Uganda’s social media and mobile money blockage takes us several steps back

February 18th, 2016
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Suddenly all my phones (I confess I maintain more than one phone line!) started going off with numerous notifications in the wee hours of Thursday February, 18th 2016. Someone told me: “The entire internet is off in the whole country”. It turns out the Uganda Communications Commission had blocked access to the main social media platforms, in this case Facebook, Whatsapp and Twitter. They had also reportedly blocked the mobile money service! All this for “security reasons”.

I agree with all who say the internet is a basic human right! Blocking access to any part of vital communications channels is detrimental to the country’s continued growth. Ugandans on Thursday headed to the polls and there is no better way to foster democracy by propelling access to communications. Citizens need to know where to go to cast their ballots and later on find out the results. In case there is violence, people need to know how to avoid hotspots. For many Ugandans, their essential and main means of communication are via Facebook, Whatsapp and Twitter.

Equally disappointing are the reports that mobile money, a service where money transfer is done via the mobile phone was blocked! Someone desperately needed money for an emergency in the village and they couldn’t get access to funds all because of this. Surely the government is not so scared of the populous that they think Mobile Money – with all its spending caps of about 5,000,000 UGX (or $2000USD)- can be used to foster rebellion at the eleventh hour.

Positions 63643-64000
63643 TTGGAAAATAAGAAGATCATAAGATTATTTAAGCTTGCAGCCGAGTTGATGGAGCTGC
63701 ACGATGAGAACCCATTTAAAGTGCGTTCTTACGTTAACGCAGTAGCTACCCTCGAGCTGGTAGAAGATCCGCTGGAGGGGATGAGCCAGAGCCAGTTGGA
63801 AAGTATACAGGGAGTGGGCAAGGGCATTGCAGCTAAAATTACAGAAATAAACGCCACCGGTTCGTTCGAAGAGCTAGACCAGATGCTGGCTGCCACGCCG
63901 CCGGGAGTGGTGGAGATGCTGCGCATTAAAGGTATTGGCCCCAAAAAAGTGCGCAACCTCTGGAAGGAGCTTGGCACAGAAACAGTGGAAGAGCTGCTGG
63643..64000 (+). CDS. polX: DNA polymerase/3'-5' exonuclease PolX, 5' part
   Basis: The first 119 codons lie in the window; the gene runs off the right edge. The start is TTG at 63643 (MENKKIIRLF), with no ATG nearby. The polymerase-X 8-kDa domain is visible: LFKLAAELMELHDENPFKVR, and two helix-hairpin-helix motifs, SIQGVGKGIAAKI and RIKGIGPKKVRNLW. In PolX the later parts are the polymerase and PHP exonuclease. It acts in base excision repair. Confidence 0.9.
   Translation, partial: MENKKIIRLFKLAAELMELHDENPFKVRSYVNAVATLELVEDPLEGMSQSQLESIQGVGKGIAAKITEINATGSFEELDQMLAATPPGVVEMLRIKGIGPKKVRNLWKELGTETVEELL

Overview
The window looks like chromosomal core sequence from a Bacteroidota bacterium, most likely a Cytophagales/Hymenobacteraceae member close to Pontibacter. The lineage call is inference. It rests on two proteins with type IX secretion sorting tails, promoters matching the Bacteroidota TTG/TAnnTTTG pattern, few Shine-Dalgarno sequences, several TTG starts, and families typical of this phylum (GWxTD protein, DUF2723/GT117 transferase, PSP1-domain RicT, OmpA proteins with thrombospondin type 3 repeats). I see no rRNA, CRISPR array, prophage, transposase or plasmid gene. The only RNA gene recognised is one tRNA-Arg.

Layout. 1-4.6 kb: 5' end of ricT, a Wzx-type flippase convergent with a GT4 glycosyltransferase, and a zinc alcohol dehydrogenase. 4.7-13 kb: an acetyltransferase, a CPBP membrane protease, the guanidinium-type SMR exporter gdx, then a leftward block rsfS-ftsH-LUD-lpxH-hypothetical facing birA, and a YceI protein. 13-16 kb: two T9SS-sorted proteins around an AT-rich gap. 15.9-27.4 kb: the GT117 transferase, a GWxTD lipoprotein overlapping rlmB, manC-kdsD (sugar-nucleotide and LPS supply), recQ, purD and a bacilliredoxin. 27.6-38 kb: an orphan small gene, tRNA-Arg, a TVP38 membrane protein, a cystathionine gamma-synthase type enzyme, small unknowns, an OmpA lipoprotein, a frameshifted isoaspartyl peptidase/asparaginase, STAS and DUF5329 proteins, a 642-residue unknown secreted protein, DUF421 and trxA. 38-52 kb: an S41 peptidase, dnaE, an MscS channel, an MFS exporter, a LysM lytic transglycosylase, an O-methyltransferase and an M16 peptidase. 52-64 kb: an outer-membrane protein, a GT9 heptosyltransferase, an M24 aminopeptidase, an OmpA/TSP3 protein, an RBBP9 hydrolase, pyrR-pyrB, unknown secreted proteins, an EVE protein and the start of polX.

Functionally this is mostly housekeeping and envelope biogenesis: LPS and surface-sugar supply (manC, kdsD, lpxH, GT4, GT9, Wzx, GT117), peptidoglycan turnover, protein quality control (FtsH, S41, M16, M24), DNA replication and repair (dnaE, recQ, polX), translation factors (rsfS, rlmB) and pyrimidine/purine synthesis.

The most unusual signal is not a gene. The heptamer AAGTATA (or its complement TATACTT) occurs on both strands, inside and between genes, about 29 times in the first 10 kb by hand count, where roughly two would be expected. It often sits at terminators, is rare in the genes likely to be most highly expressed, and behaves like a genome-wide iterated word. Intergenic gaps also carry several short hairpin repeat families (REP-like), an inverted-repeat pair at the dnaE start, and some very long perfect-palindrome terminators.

Ugandan authorities should realise and desist from affecting the ordinary citizen’s access to information and funds. Several small businesses rely on the social media to serve their clients and in turn support their families. What should a fruit vendor who gets orders via their Facebook page, Twitter Direct Message or whatsapp do? By denying small business that rely on these free tools to make ends meet, we are interrupting the lives of honest Ugandans and their loved ones. One of the incumbent’s central campaign message is that a vote for the Opposition is a vote that can lead to war and the disruption of peoples lives, so at very least let people who bought such rhetoric just get on with things.

Moreover, one thing the Ugandan government has always seemingly understood is there is no stopping a Ugandan voicing his/her opinion. It is why Uganda used to be celebrated amongst donors, despite the Opposition’s claims to a lack of democracy, for the openness of the 5th Estate, whether it be cerebral motor-mouths like Andrew Mwenda (though admittedly less critical in recent years) or always wise worlds of Charles Onyango-Obbo are ever present parts of the discussion. Likewise, There is no stopping this train. Social media is here to stay and it is only a powerful and indeed democratizing force. Ugandans are relentless and have already resorted to alternative means such as virtual private networks (VPN) to access the social media networks.The only way is for the UCC – and Government – to be part of the conversation.


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Posted in: Blog, Ramblings, Social Media